The latest proposal to amend New York's Freedom of Information Law would be a dangerous step backward for the public's right to know.
Gov. Andrew Cuomo wants to allow police departments to withhold booking information and mug shots after making arrests as a means of preventing unscrupulous websites from posting mug shots for profit. Photos would be made public only when authorities are seeking assistance tracking down a fugitive.
The problem is that there are website operators who scour public databases for arrest records and then put the photos online in hopes that the people pictured will be embarrassed enough to pay a hefty fee to have their picture removed.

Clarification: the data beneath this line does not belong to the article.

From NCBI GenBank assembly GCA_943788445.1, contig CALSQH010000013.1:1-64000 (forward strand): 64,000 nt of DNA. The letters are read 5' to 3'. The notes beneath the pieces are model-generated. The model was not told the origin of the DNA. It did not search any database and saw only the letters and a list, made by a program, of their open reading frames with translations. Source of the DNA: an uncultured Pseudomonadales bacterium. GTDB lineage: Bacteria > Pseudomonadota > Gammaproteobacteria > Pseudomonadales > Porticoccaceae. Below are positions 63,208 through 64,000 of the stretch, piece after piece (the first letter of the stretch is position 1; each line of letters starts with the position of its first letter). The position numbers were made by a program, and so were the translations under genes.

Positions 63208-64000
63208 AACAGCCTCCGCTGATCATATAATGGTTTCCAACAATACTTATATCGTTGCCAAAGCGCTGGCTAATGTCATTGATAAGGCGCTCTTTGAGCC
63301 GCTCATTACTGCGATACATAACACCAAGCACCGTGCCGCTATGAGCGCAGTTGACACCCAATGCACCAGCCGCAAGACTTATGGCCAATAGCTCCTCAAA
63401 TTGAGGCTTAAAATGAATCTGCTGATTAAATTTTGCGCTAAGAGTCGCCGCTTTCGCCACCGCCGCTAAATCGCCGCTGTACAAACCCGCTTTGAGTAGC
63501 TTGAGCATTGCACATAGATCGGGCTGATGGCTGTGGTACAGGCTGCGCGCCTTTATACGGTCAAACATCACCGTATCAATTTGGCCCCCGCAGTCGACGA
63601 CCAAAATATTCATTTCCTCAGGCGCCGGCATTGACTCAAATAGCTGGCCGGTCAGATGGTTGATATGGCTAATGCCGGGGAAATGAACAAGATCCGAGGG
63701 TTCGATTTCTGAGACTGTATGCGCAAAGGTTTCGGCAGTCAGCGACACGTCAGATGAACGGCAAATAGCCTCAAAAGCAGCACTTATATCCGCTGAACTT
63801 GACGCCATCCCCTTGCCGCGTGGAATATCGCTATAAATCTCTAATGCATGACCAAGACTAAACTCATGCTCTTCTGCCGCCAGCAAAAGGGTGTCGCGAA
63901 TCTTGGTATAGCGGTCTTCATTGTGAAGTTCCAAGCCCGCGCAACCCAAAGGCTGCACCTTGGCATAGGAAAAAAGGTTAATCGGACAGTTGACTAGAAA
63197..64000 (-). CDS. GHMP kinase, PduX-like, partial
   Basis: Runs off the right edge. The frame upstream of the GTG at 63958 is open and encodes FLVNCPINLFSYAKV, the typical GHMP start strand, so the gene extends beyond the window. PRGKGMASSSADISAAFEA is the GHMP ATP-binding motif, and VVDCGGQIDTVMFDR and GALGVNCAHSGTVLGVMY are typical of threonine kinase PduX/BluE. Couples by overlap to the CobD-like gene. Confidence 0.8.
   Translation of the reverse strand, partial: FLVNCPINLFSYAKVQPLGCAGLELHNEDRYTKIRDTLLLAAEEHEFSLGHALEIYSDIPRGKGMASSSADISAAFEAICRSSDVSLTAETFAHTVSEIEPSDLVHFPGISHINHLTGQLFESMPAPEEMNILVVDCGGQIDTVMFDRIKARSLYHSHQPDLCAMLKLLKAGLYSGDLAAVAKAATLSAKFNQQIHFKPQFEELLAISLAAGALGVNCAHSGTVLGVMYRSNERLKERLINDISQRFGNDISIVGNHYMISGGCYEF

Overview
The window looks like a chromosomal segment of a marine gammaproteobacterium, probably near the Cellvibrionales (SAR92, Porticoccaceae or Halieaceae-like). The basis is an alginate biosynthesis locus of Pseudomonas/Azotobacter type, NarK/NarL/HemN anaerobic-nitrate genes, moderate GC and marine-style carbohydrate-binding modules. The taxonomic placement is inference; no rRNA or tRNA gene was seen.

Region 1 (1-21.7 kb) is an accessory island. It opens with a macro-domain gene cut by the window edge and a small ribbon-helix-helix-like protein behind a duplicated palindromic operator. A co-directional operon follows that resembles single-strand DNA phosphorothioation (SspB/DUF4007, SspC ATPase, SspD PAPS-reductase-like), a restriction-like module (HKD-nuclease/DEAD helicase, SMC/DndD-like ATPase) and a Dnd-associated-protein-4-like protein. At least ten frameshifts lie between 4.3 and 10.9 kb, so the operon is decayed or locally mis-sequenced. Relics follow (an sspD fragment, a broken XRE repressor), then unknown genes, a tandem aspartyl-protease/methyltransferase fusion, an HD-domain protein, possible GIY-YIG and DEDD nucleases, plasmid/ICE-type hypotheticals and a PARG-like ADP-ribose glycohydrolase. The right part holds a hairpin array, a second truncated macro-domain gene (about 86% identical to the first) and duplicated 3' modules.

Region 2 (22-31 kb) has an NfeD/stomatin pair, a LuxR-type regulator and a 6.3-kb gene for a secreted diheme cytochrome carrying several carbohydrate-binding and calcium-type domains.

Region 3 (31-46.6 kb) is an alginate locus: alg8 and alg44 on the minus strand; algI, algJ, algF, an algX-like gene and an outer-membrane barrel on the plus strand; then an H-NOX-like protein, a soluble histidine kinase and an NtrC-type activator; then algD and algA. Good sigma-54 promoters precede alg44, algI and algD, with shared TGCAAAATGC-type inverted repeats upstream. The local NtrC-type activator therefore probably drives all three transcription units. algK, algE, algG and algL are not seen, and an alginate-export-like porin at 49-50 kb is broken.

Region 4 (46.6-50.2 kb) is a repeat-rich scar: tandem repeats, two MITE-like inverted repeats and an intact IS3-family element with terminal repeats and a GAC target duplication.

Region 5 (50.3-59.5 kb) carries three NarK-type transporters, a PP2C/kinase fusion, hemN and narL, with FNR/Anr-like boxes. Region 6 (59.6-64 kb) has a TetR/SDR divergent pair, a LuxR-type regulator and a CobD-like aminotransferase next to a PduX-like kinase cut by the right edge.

But keeping arrest records a secret goes against the openness and transparency that the legal system in the United States was built upon. Public records are public for a reason, and people have every right to know who has been arrested by police and what they've been charged with. Unlike some countries, we don't have secret detentions or trials here — and we certainly expect to be informed when the local police consider somebody a danger to the community.
Cuomo's office said the change would align New York with similar federal policies that have stood up to court challenges, but just because the state can make the change doesn't mean it should.
We understand that Cuomo's proposal is well-meaning, but what the Legislature should focus on is finding a way to stop the websites that exploit people, not limit access to public records.
The Citizen editorial board includes publisher Rob Forcey, executive editor Jeremy Boyer and managing editor Mike Dowd.